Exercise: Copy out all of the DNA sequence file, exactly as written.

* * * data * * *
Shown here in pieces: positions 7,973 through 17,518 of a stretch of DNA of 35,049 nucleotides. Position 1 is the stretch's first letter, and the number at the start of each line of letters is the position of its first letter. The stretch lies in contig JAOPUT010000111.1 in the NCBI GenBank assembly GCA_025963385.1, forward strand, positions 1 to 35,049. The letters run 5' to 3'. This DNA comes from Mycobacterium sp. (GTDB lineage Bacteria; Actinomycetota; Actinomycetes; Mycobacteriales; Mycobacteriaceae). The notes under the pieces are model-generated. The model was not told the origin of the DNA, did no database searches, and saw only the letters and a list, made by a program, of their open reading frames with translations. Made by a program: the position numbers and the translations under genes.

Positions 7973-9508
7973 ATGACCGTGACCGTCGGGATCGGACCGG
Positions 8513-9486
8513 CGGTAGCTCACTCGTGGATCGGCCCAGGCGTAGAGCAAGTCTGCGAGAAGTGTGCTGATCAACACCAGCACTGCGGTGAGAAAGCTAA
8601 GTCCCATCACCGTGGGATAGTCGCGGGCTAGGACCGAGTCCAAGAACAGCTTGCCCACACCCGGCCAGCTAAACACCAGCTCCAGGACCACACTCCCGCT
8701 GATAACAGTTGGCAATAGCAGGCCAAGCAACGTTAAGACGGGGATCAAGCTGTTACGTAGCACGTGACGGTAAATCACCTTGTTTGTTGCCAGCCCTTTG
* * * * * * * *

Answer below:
Shown here in pieces: positions 7,973 through 17,518 of a stretch of DNA of 35,049 nucleotides. Position 1 is the stretch's first letter, and the number at the start of each line of letters is the position of its first letter. The stretch lies in contig JAOPUT010000111.1 in the NCBI GenBank assembly GCA_025963385.1, forward strand, positions 1 to 35,049. The letters run 5' to 3'. This DNA comes from Mycobacterium sp. (GTDB lineage Bacteria; Actinomycetota; Actinomycetes; Mycobacteriales; Mycobacteriaceae). The notes under the pieces are model-generated. The model was not told the origin of the DNA, did no database searches, and saw only the letters and a list, made by a program, of their open reading frames with translations. Made by a program: the position numbers and the translations under genes.

Positions 7973-9508
7973 ATGACCGTGACCGTCGGGATCGGACCGG
Positions 8513-9486
8513 CGGTAGCTCACTCGTGGATCGGCCCAGGCGTAGAGCAAGTCTGCGAGAAGTGTGCTGATCAACACCAGCACTGCGGTGAGAAAGCTAA
8601 GTCCCATCACCGTGGGATAGTCGCGGGCTAGGACCGAGTCCAAGAACAGCTTGCCCACACCCGGCCAGCTAAACACCAGCTCCAGGACCACACTCCCGCT
8701 GATAACAGTTGGCAATAGCAGGCCAAGCAACGTTAAGACGGGGATCAAGCTGTTACGTAGCACGTGACGGTAAATCACCTTGTTTGTTGCCAGCCCTTTG